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I will see the movie on first day of release.
I'll see it, but not too excited about it.
I'd prefer they not even make the movie.
The movie will suck, I will throw eggs at the theater.
When the revolution comes, those bastards will be the first ones to go

Click here to see results so far.

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If anyone points out my spelling errors, I intend to do another poll about people who point out spelling errors on message boards.

Fair warning.
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Well, I can't really vote in the poll because I have no clue who or what it is about but I never go to the movies anyway, I pay dearly for my dish with all the channels so I patiently wait for it to arrive on HBO or the like.

Lately, when checking this board, I find I can't relate anything anyone is reading because I've never heard of them, so tell me, how does everyone here find the authors they are reading? How do you just know you're going to like a particular author if you know nothing of his or her work? I go to a bookstore or library and hardly know where to begin because all I know are the "safe" authors due to their well known success. Is there a website that critiques books and authors that one can peruse to "bone up" on what's good and know what to obtain on ones next trip to Borders???

Thanks,
Kathy
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Is there a website that critiques books and authors that one can peruse to "bone up" on what's good and know what to obtain on ones next trip to Borders???

Well, there's this one.

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I've found some good books through this thread (Tim Powers) but mostly I just wander through the stacks at the library until I find something that looks interesting.

I don't really read many book reviews because tastes tend to vary so widely ... I like all the genres except for romance and westerns.

Right now I'm reading Robert Ludlum's latest, which is pretty much identical to every other novel he's written.

Had to cheat on the Umberto Eco book and jump to the end, the book is in SERIOUS need of editing.
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"Well, I can't really vote in the poll because I have no clue who or what it is about......"

Ditto, ditto!!
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Patrick O'Brian is the English author of a series of books (14 if I remember correctly) generally referred to as the "Aubrey/Maturin novels."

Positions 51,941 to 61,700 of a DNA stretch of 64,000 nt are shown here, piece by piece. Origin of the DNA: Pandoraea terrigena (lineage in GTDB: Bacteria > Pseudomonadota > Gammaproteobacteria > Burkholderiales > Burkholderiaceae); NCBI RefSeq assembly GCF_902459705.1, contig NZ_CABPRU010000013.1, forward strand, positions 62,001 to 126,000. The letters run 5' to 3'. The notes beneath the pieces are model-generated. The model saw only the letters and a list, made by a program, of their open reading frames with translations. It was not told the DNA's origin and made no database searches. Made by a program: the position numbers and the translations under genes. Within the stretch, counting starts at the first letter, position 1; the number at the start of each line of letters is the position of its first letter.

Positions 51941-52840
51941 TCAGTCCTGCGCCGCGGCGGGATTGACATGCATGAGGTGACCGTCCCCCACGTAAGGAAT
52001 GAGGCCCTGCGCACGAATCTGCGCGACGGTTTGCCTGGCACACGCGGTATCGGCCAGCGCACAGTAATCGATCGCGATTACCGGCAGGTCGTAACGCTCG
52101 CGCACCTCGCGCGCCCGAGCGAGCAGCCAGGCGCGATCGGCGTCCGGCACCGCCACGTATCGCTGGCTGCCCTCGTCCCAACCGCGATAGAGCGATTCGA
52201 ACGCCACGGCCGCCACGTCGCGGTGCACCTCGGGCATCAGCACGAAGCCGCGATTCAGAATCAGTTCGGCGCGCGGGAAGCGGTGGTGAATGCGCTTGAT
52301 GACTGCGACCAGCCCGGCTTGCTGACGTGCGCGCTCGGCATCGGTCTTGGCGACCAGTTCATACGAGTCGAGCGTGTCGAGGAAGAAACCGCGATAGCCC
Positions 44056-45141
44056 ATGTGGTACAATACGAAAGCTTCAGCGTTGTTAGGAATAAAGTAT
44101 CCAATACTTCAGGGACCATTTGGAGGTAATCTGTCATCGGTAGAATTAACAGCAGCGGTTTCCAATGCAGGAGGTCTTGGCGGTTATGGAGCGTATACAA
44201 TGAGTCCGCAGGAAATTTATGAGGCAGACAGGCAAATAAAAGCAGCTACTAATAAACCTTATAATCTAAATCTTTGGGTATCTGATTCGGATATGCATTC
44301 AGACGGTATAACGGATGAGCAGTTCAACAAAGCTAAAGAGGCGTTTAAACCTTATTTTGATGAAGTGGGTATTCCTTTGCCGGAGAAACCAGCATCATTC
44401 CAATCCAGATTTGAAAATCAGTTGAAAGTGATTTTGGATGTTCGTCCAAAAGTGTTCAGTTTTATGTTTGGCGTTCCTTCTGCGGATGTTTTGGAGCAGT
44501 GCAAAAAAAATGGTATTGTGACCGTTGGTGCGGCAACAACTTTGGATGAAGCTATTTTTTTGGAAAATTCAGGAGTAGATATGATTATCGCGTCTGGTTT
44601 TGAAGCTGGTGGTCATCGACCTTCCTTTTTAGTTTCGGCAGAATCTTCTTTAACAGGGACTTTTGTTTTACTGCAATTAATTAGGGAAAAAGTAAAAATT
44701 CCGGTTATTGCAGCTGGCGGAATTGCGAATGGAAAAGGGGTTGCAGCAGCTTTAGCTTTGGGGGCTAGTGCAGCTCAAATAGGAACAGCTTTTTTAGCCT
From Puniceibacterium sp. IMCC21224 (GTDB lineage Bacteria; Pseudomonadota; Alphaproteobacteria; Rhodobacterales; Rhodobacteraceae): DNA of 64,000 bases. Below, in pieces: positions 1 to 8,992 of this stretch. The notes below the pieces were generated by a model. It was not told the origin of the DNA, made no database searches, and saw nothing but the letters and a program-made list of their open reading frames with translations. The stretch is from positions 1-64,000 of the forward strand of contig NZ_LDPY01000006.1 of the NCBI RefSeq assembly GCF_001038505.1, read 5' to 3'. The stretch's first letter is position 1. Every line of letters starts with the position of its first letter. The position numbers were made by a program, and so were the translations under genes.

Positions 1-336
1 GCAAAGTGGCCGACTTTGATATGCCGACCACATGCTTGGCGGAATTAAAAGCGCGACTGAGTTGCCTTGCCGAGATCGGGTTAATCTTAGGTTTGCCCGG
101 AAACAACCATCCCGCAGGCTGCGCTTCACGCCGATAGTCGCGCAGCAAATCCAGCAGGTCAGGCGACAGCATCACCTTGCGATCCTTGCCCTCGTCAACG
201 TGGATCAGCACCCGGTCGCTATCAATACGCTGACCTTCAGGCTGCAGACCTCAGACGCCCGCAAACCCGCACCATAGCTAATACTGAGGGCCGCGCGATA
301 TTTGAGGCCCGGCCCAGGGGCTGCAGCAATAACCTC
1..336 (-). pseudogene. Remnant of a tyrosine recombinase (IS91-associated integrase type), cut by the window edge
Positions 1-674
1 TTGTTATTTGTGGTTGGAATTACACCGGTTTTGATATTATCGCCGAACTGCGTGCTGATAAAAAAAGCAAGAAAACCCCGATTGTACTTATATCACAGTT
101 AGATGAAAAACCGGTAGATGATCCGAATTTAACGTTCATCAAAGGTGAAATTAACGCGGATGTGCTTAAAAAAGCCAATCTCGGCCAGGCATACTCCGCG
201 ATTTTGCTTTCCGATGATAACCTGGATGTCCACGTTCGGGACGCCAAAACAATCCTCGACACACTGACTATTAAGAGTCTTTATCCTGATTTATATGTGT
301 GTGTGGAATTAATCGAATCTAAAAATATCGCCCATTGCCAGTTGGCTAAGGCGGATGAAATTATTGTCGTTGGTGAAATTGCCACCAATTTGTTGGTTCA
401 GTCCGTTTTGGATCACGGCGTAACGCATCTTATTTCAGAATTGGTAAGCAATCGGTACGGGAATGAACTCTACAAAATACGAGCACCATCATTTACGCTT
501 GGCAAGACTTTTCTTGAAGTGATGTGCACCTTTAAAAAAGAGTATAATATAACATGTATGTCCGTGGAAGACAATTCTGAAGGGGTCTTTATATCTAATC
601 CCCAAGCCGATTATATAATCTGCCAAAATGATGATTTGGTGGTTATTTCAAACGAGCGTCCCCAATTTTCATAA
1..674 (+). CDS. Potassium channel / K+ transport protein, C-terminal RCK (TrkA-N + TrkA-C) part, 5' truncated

The books are very popular with lots of dedicated fans (hence my poll, I have found that often the more fanatical fans of a novel or series tend to complain a lot when a movie is made of it). Someone even published a cookbook to explain the food the characters eat in the novels (spotted dick and so forth).

Once you get started on the first, you are bound to read them all. They are "historical fiction." The primary events (battles) in each novel are portrayed faithfully, and the books are very detailed, but it is the characters that draw you in.

The setting of the novels is way back when the English were fighting off the French (1790 - 1820, if I remember correctly) in battles involving big ships with lots of cannons. The main characters are members of the English Royal Navy.

There are two main characters that continue throughout the series are Captain Aubry and Doctor Maturin. Aubry is a big galoot, gallant and warm-hearted, fierce in battle, likes his food and loves women. Maturin is a smaller, darker man, a dedicated naturalist and a master spy on behalf of England. They always serve together on the same ship, Aubry as the captain, Maturin as the ship's doctor.

It's impossible to describe what makes the series great, but if you like to read I urge you to at least give the first in the series (I think it was "Master and Commander") a try; if it's not your cup of tea, nothing lost, but if you like it (as most people do) you have a year or two of great reading to look forward to.
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Actually there are 20 in the series. Patrick O'Brian died while writing the 21st.

It's impossible to describe what makes the series great, but if you like to read I urge you to at least give the first in the series (I think it was "Master and Commander") a try; if it's not your cup of tea, nothing lost, but if you like it (as most people do) you have a year or two of great reading to look forward to.

As a bona fide POB fanatic, I want to take slight issue with the above advice. Master and Commander can be hard to read. O'Brian put in an incredible amount of description of the ship and battles (my eyes really glazed over at times). He was never so descriptive in his later books.

Besides, in many ways it's really the story of Maturin and James Dillon. I don't think O'Brian thought about making it a series at the time he wrote it. I do recommend you slog through it. The next in the series is "Post Captain" and there you hit paydirt. They only get better and better.

Thuvia
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